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Title: Converging cultures : Scottish experiences of Pakistan
Author: Weston, J.
Awarding Body: University of Edinburgh
Current Institution: University of Edinburgh
Date of Award: 2003
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This thesis examines Scottish interaction with Pakistan, from the early nineteenth century onwards, as manifested in individual experiences. It has used ethnographic methods to gather data, with an emphasis on interviews with individuals, combined with an analysis of documentary sources. Experiences within missionary work, the services, civilian employment and travel are focused on to study the processes within cultural contract and their effects on outlooks and identities, with regard to both Scots and Pakistanis. This approach to the study of Scottish experiences in Pakistan, using these methods, is unique. The thesis illustrates, illuminates and emphasises the results of such interaction, at the time and beyond, whether reaffirming, reappraising or reshaping these outlooks and identities. A central premise of the thesis is that such results altered these individuals to a greater extent than a more rigid, binary representations of such a meeting of cultures allows. Complexities and contradictions are stated, and in elucidating them, the thesis proposes that in the Pakistani context, this cultural contact, during the colonial period and after, must be read in terms which do not distort, simplify or essentialise. By seeking to avoid this, the depth of influence that both Scottish and Pakistani culture had on the other, as manifested in these individuals’ experiences, is revealed.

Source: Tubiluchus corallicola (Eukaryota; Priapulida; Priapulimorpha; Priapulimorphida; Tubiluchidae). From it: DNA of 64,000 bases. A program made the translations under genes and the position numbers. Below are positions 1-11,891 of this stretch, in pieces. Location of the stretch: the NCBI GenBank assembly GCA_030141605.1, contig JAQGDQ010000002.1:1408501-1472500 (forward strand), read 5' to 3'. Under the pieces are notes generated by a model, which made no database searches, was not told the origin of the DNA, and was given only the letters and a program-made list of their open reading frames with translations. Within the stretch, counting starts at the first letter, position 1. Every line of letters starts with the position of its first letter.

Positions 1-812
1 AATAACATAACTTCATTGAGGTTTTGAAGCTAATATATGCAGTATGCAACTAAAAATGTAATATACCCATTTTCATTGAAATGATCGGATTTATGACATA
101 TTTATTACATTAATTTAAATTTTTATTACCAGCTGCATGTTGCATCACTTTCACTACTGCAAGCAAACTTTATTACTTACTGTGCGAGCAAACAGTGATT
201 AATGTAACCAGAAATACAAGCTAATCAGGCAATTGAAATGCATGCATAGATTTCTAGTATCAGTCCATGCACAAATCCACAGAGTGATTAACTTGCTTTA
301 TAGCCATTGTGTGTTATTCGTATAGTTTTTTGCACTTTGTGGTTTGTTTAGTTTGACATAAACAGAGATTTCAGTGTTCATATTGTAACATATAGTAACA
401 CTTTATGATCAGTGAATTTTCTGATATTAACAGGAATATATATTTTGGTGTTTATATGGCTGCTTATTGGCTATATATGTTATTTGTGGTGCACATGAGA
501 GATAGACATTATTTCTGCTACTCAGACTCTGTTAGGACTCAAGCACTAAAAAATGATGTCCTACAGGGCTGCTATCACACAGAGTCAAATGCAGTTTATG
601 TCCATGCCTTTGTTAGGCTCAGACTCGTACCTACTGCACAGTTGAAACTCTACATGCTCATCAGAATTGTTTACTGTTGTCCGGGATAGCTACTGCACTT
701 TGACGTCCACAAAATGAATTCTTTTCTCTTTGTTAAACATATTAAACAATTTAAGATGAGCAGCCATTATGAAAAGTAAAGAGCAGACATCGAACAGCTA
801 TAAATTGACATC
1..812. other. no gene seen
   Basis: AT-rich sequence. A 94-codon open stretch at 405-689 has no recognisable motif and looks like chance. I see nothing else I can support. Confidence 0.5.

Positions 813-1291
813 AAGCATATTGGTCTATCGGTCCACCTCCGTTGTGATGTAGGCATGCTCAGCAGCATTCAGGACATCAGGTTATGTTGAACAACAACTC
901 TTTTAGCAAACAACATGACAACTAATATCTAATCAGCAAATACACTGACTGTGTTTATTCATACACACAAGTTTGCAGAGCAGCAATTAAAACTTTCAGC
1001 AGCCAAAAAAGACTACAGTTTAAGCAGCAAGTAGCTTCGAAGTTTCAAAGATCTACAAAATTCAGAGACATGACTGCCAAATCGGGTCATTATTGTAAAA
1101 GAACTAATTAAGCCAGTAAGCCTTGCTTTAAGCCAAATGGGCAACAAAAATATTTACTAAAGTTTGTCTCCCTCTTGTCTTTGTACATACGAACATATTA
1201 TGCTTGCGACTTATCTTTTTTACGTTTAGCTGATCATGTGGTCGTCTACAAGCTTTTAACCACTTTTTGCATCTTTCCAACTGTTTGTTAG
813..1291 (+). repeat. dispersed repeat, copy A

Supervisor: Not available Sponsor: Not available
Qualification Name: Thesis (Ph.D.) Qualification Level: Doctoral
EThOS ID:  DOI: Not available